By David Lindobuhle Nene 
MACUA-WAMUA have been working with communities affected by mining across
the North West province of South Africa, and a recurring issue amongst affected
communities is that mining companies are failing to comply with Social Labour Plan
(SLP) commitments as required by the Mineral and Petroleum Resources Development Act1(MPRDA). Mining companies have an obligation to the surrounding communities and to adhere to SLPs. Based on community engagements in Margaret village in Stillfontein, communities intimated that there exists a gap in consultations between Harmony Gold and the
community at large with reference to the developmental aspirations of community
members living in those communities. Instead of the mine pursuing the community, through consultations, and SLP interpretation, the community is the one that desperately seeks consultations and even fight through activism so that they can archive the community developments. SLPs must contain a number of measures to benefit communities and workers. They should also include basic services and infrastructure-type projects formulated in
consultation with communities. The AGA brewed chaos as the community took their
frustrations to the street to protest and high tensions continued until mid 2020, instead
of the mine to use the protest as an advantage to consult with the community, they
aggravate the masses by intimidating them, and threats of court interdicts.
Recently, Harmony has resorted to forcefully persuading community members of
Margaret village to relocate through the use of criminal elements within Khuma. Our
opinion is that the tactics being employed by Harmony in this instance are coercive, because offering an individual household a total sum of R40 000.00 in order to abandon the lives they have built for themselves for a period of over 30 years is exploitative and amounts to extortion. It would not be difficult in this case to argue
that Harmony might be trying to escape the responsibility of having to fulfil their
legally binding obligations to fulfill their SLP commitments as it regards the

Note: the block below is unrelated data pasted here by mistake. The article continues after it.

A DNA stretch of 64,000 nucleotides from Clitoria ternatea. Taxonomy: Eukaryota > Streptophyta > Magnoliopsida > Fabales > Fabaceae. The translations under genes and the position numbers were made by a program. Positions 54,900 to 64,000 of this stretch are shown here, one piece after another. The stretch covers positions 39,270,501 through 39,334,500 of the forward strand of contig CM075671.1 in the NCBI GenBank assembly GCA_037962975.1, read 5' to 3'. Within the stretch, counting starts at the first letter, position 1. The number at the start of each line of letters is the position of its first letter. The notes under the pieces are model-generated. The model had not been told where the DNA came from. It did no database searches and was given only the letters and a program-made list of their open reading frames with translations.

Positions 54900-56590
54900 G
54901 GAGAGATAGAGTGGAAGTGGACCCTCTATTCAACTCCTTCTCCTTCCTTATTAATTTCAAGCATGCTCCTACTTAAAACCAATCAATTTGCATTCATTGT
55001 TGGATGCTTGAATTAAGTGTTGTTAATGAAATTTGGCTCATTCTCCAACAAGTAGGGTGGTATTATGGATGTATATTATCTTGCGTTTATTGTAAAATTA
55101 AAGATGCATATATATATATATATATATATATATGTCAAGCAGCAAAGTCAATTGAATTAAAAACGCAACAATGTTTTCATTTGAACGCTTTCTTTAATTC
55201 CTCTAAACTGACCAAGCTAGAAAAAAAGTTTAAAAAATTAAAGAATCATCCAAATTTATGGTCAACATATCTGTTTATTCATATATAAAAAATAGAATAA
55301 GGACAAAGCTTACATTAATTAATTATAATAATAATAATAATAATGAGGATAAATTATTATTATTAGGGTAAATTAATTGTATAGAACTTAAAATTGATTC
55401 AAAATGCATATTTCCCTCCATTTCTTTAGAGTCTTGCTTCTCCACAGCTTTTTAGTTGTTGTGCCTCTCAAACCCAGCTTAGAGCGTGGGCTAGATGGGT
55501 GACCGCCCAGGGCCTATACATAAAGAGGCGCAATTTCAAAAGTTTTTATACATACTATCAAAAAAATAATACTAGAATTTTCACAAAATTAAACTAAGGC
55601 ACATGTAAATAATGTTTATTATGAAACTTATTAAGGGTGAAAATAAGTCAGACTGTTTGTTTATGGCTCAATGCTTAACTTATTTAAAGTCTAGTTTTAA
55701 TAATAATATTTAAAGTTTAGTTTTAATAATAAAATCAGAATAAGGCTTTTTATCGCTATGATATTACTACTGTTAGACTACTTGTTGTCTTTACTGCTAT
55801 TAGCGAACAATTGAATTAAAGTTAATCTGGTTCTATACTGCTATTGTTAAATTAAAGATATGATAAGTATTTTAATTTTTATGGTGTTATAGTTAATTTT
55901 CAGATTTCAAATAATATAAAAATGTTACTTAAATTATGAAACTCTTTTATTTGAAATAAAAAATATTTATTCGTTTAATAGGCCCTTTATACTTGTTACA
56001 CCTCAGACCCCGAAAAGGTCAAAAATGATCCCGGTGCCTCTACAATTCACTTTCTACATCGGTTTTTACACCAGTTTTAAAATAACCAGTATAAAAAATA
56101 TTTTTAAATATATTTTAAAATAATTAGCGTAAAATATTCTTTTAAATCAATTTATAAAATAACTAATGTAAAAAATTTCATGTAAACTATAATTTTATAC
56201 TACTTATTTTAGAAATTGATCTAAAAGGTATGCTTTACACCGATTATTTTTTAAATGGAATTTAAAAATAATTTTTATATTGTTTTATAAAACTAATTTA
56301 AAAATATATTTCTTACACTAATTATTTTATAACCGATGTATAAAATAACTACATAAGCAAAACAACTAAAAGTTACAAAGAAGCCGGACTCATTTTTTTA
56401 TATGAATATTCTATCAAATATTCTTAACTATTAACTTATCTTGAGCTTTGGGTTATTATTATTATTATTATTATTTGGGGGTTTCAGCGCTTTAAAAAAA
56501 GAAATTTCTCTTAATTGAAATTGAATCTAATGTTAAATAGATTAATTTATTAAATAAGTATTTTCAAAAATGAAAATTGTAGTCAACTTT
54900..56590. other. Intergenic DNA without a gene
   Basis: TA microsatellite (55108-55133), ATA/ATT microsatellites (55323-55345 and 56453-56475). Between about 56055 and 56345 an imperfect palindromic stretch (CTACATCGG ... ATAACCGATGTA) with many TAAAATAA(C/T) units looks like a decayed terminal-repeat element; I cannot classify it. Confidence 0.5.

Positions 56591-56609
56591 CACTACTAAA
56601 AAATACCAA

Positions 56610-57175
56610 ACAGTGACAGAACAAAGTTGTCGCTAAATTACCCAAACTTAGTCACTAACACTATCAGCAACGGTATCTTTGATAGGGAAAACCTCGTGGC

community members living in Margaret Village. Obligations, of which they have
repeatedly flouted. Shockingly, individual community members have recently received threats and intimidation from a very well-known Gang referred to as “Vietnam”. The gang is
reported to have visited residents of Margaret village to coerce them into taking the
R40 000.00 offer of relocation. Why should the community live in fear when there all they are trying to do is exercise their rights to free speech and why can they not live lives that are free from
intimidation at the hands of thugs when they seek justice and development as per their
constitutional rights?
The overwhelming majority of the families living in Margaret Village have family
graves in the area and are considered to be historical sites for family and community
rituals. The community of Margaret Village is therefore made of the collection and
intertwined relationships between the living and the dead, hence the resistance of
these attempts at relocation – precisely because of the fact that such a relocation
would result in them leaving behind the graves of their ancestors. The community is still being excluded in the Harmony consultations. But we will
continue to support and assist affected communities in demanding and fighting for
Free Prior and Informed Consent, adherence to Social Labour Plans by corporate entities, Rehabilitation and other legal obligations meant to protect the land and the

right to self-determine their livelihood through artisanal mining. We will continue to show our support to the community members living in Margaret Village and all other mining affected communities within our reach.

David Lindobuhle Nene is a Human Rights and Social Justice Legal activist currently Employed as a Paralegal at MACUA-WAMUA. He had followed the career in Law as a passion and mostly important to fight the injustices in the marginalized communities.